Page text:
Navigating networks of opportunity : understanding how social networks connect students to postsecondary resources in integrated and segregated high schools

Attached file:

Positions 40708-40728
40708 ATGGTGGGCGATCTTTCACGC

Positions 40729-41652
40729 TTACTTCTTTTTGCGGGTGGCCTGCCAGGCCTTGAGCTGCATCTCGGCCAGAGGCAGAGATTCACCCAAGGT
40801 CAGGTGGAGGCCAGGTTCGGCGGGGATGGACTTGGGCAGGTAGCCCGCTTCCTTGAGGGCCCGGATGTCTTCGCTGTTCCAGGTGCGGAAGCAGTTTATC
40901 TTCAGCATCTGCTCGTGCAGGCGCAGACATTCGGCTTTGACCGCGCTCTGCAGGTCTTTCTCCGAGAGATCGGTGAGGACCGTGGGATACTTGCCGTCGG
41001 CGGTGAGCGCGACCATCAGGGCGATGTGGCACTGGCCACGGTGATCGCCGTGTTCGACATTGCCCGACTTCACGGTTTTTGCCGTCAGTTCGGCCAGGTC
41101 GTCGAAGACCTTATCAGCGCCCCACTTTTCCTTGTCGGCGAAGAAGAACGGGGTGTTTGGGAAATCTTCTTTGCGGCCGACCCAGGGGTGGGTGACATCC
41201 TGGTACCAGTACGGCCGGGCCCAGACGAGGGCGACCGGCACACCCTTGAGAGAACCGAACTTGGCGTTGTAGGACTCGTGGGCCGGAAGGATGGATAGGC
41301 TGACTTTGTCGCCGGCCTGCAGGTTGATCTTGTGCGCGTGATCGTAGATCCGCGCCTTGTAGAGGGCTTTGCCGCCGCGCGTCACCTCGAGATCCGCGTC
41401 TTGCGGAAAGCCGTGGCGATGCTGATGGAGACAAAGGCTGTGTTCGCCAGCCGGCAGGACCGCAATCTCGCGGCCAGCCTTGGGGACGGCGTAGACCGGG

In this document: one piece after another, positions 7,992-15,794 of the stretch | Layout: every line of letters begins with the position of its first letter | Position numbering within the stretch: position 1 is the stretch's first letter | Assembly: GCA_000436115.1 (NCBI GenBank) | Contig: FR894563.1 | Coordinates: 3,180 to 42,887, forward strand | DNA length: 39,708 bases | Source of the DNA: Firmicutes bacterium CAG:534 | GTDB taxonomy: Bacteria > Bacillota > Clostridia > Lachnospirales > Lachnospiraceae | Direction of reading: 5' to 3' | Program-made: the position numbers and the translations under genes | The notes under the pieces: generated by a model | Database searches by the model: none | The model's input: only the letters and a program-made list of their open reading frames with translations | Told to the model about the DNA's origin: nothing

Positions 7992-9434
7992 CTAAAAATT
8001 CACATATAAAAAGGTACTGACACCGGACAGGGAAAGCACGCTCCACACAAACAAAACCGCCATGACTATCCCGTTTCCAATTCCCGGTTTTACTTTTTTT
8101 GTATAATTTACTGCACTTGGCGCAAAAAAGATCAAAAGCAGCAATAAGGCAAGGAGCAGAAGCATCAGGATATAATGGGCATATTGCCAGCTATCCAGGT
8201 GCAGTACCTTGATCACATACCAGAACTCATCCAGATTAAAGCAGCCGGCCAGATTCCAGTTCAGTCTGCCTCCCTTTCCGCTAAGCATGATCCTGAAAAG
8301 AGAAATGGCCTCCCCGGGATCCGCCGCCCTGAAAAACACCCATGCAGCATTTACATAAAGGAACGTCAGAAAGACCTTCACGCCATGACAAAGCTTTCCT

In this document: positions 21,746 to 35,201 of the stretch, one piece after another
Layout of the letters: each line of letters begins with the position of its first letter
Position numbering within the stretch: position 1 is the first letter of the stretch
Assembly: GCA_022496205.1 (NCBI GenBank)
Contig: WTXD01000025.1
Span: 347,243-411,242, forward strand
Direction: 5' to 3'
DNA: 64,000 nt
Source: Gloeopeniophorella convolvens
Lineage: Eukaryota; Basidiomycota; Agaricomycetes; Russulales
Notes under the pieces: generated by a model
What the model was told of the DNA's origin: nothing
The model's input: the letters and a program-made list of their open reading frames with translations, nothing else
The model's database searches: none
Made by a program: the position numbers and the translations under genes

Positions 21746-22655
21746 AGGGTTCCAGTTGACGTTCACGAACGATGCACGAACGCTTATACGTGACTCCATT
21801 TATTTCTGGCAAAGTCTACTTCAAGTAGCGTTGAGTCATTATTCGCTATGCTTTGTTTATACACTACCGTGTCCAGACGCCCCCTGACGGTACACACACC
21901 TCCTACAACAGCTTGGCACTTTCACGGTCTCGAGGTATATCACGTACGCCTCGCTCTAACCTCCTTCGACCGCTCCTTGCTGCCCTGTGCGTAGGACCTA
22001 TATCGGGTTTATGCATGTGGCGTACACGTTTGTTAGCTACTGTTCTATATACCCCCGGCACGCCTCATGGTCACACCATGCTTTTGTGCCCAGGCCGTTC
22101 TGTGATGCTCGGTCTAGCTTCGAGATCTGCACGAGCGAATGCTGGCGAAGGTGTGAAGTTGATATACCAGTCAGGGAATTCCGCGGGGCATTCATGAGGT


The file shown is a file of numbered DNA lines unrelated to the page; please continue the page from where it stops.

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Low-income students of color have the difficult task of navigating their educational pathways in an era of resegregation, where they have higher chances of being tracked to lower academic courses (Mickleson & Heath, 1999) and are more likely to attend low-performing, racially and socioeconomically isolated high schools (Orfield & Lee, 2005). Research promotes the positive educational outcomes of integrated school settings (Wells, 1995), but limited research contextualizes (Wells, 2001) the experiences of low-income students of color in these settings. In light of research on the impact of the racial and socioeconomic composition of a high school on students’ educational outcomes, this dissertation used social capital and network theory to examine how networks of opportunity in accessing postsecondary resources differed between one integrated and one high poverty, high minority high school. Interviews of students and faculty identified by students as institutional agents (Stanton-Salazar, 1997)—individuals who connect students to postsecondary resources—helped frame the two high school portraits (see Lawrence-Lightfoot & Davis, 1997). Without systematic supports in both the integrated and segregated high school settings, only a select group of students were tied to resources that would lead them to their postsecondary aspirations. Students connected to postsecondary resources were at a structural advantage due to opportunities, such as enrollment in advanced placement (AP) courses, which would help broaden their networks of opportunity. In contrast, most students without the same structural advantages as high achieving students often felt lost navigating high school, disconnected from academics, and misdirected in navigating their postsecondary trajectories. Consequently, although the integrated high school was perceived as the gateway to accessing better educational opportunities, stratification occurred, tracking low-income and students of color to non-college preparatory courses. Therefore, low-income and students of color who transferred to the integrated high school in search of better educational opportunities received limited academic preparation similar to what was offered to them in their former low-performing, high poverty, high minority high school. The findings suggest that without both institutional and structural transformations and systematic supports, school integration alone is not the single element to offering greater educational opportunities to low-income and students of color.